Who Is Tammy Baldwin?

Baldwin Hovde

By Pat Kreitlow

April 17, 2024

Getting to know the contenders for this November’s US Senate election.

[Editor’s Note: Part of a series that profiles the candidates and issues in the race for US Senate. There is also a profile of Republican challenger Eric Hovde. Another story compares their positions on some of the issues likely to come up during the campaign.]

It all started for young Tammy Baldwin in a single course at Madison West High School.

“In my senior year, I took a class on political science. Partly, that class made me think about the potential of maybe someday serving in elective office, and that was a very significant class for me.”

Baldwin would go on to attain her law degree at the University of Wisconsin, and then won elections for the Dane County Board (at age 24), the Wisconsin Assembly, the US House of Representatives, and (since 2012) the United States Senate.

In pursuing a third term this November, Baldwin points to a broad range of accomplishments and priorities.

“I think of so many recent accomplishments that make me very, very proud,” Baldwin said during a one-on-one interview with UpNorthNews. “Working to lower prescription drug costs and passing the bill that makes the greatest investment in clean energy, renewable energy and combating climate change that has ever happened anywhere in the world. I’m proud of the PACT Act, which is finally recognizing that our recent veterans were exposed to a lot of toxins and they were never compensated for the illnesses that result.”

“Going back a few years, one of my proudest accomplishments was being the author of the [Affordable Care Act] amendment that allows young people to stay on their parents health insurance until they turn 26. That one provision gave millions upon millions of young people coverage who didn’t have it before.”

Looking back at a resume of service made up of several elected bodies, Baldwin gives credit to her very first one as crucial to the style she has today as a senator.

“Everything I needed to know about legislative politics, I actually learned on the Dane County Board,” Baldwin said. “I learned things like, remember to count your votes. I learned things like, just because you are identified as a conservative or liberal doesn’t mean you can’t find common ground. I always tried to and I loved those days.”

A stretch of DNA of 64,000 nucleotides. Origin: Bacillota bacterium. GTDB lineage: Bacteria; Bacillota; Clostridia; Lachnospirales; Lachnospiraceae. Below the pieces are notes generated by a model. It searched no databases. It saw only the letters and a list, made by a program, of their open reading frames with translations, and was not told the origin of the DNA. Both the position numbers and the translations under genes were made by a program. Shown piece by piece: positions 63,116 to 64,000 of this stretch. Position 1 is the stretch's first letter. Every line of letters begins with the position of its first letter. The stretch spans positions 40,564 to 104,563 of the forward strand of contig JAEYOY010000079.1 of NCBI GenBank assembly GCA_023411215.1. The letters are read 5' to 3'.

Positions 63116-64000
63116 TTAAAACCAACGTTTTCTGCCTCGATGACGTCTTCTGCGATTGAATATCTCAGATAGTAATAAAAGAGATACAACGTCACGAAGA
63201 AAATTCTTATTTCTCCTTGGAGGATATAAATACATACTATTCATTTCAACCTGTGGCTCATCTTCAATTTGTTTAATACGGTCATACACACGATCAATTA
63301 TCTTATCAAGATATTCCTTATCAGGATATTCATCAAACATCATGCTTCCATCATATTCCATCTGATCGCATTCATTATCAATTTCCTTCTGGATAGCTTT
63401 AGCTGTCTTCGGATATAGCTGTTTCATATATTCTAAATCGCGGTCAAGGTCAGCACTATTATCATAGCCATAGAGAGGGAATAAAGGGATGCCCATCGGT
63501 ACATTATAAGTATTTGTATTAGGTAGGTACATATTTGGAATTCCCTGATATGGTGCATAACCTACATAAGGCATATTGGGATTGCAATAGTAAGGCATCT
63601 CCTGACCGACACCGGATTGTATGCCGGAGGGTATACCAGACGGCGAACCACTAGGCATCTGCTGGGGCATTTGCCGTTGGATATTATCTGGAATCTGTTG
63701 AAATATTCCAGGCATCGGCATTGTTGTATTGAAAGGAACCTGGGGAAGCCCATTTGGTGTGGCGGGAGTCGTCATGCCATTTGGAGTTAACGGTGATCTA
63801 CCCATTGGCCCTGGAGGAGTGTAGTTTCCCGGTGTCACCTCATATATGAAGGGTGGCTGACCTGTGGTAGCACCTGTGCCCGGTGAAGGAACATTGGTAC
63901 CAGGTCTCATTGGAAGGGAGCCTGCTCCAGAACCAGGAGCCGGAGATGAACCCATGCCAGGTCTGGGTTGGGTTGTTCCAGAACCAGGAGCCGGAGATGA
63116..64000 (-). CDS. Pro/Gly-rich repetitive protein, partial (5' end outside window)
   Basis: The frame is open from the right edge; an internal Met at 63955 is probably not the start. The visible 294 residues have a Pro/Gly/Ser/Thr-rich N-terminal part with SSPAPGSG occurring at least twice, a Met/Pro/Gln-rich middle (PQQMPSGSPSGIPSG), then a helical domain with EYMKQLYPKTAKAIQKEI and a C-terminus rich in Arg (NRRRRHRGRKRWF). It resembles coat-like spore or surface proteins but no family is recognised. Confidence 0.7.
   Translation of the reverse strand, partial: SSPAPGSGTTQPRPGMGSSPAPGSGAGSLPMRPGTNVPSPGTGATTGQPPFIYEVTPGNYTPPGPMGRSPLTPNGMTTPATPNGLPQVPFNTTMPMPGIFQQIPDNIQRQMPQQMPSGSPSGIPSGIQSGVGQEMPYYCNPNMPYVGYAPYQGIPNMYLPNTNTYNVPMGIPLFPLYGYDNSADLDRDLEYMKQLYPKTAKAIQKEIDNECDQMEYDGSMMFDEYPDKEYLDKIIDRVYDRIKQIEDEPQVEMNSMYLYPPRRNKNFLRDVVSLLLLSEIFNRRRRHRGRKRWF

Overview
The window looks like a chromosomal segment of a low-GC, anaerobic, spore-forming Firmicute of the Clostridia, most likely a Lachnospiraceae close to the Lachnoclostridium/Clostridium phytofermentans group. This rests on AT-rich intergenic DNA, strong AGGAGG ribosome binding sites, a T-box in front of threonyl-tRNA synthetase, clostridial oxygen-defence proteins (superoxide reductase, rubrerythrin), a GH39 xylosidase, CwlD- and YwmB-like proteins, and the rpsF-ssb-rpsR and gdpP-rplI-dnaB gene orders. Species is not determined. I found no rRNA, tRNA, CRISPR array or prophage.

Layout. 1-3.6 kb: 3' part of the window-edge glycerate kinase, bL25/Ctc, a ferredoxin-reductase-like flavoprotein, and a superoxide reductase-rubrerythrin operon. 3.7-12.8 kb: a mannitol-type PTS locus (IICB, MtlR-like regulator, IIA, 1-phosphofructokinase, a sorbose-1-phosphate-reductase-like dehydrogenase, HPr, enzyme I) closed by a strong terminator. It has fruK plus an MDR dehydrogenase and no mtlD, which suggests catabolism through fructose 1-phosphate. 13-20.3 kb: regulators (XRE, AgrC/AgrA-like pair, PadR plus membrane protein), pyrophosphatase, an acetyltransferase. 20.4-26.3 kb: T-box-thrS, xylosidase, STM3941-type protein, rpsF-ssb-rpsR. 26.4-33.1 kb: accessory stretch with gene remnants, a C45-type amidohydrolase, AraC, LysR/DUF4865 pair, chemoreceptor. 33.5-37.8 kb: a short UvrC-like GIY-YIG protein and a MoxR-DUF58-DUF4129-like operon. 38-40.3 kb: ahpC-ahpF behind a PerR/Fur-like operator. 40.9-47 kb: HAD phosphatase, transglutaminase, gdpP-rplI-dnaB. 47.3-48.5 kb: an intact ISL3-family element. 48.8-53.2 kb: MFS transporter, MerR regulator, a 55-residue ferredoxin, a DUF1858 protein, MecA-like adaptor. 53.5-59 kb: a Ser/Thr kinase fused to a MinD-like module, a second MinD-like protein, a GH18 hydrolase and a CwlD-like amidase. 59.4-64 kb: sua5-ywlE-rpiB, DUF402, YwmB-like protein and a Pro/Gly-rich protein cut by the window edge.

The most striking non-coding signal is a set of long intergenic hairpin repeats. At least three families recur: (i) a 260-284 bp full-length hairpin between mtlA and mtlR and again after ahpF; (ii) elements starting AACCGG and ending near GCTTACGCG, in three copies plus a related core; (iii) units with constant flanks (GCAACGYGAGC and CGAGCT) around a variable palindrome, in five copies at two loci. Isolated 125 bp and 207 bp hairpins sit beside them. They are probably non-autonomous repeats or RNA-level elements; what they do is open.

While a county board supervisor meets constituents door to door, a senator has to cover ground across an entire state. Baldwin’s interview with UpNorthNews took place just prior to her starting a 1,400-mile, 19-county tour of the state, reaffirming her appreciation of the reasons why Wisconsin remains a key swing state in presidential elections and how she believes they’ll embrace her record so far.

“There is not a road to the White House or to the majority in the Senate that doesn’t go right through Wisconsin,” Baldwin said. “It makes you really think about what you can accomplish when you listen to your voters and then get to work.”

Expect to see more road work by Baldwin as she fends off a challenge, which at the moment appears to be coming from Republican Eric Hovde.

Author

  • Pat Kreitlow

    The Founding Editor of UpNorthNews, Pat was a familiar presence on radio and TV stations in western Wisconsin before serving in the state Legislature. After a brief stint living in the Caribbean, Pat and wife returned to Chippewa Falls to be closer to their growing group of grandchildren. He now serves as UNN's chief political correspondent and host of UpNorthNews Radio, airing weekday mornings 6 a.m.-8 a.m on the Civic Media radio network and the UpNorthNews Facebook page.

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